POLITICS

More States Pass Limits On Monthly Insulin Prices Amid Rising Costs

The life-saving drug's high prices have led to dangerous insulin rationing and financial strain.

In the face of rising insulin prices, several states are making it a priority to ease the financial burden on patients.

On Wednesday, New Mexico Governor Michelle Lujan Grisham (D) signed into law a bill that caps insured patients’ copays and out-of-pocket expenses for the drug at $25 for a 30-day supply — the lowest threshold among state-level insulin caps.

“This law ends an unacceptable dilemma for thousands of New Mexicans with diabetes forced to choose between life-saving insulin and other expenses,” she said in a statement.

On Friday, bills capping insulin price limits passed in two states. The Virginia Senate passed a bill with a threshold of $50 for a 30-day supply — slightly higher than the $30 initially proposed by Del. Lee Carter, who authored the bill. Meanwhile, a bipartisan bill in West Virginia capping the cost at $100 a month passed the state Senate. Both bills will now head to governors Ralph Northam (D) and Jim Justice (R), respectively.

Colorado became the first state to cap insulin prices, setting a $100 monthly limit in May 2019, with Illinois following suit in November. This year, similar measures have been proposed in a number of other state legislatures.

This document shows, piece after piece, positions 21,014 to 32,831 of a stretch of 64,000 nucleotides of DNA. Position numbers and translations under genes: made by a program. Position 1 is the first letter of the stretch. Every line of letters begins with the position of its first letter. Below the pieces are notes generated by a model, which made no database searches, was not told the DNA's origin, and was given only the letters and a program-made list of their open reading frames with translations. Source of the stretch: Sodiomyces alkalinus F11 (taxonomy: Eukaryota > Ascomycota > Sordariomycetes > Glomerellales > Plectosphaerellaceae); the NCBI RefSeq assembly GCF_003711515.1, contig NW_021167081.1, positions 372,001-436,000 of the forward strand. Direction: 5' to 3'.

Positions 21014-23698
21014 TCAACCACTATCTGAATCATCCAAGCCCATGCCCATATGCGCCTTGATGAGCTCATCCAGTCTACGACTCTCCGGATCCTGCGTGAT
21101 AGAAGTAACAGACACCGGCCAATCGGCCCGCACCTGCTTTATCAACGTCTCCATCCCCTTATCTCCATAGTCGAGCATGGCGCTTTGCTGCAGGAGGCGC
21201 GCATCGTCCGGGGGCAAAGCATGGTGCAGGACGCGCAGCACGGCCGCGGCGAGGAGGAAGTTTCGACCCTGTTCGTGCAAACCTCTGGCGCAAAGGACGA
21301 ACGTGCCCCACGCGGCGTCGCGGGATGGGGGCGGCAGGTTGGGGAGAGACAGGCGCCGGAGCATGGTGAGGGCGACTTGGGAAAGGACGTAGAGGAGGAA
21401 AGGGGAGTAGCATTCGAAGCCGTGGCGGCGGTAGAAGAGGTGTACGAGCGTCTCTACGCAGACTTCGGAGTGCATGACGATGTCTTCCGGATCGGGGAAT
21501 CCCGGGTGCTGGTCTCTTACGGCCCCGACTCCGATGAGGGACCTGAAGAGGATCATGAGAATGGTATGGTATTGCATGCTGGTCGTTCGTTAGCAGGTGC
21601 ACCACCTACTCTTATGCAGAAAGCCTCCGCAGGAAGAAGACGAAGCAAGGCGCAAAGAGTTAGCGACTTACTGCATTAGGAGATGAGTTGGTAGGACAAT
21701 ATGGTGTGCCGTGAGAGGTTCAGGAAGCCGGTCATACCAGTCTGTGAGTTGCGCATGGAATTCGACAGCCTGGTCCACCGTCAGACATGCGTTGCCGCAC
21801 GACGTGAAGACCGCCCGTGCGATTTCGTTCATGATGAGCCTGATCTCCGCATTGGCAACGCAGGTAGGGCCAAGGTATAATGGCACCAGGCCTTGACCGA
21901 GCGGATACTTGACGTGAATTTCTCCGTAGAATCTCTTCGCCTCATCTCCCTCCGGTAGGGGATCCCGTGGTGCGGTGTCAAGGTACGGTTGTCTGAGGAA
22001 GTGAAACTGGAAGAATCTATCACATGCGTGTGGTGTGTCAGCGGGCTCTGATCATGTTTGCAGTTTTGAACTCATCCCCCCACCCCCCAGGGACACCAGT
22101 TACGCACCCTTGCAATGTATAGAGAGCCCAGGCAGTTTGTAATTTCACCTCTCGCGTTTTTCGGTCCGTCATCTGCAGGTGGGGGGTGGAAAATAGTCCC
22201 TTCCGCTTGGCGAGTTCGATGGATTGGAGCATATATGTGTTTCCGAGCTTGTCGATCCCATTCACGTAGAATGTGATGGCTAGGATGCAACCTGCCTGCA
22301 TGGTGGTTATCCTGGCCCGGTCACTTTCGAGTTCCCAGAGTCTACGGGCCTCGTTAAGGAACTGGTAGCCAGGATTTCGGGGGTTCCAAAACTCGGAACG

Between 2002 and 2013, insulin costs nearly tripled. A 2017 report from the Health Care Cost Institute found that prices rose sharply again between 2012 and 2016, with the average price for a vial reaching $666. Prohibitive out-of-pocket costs have led diabetic patients, who require the drug to regulate blood sugar, to ration it, in some cases leading to deaths. Others have gone to extremes to obtain insulin at an affordable price, organizing caravans to Canada, where prices are cheaper.

Carter said that he introduced the Virginia bill after reading reports of individuals with health insurance dying after rationing insulin.

“The significance of this legislation simply cannot be overstated,” he told HuffPost in an email. “When it goes into effect next year, it will save lives.  Period.”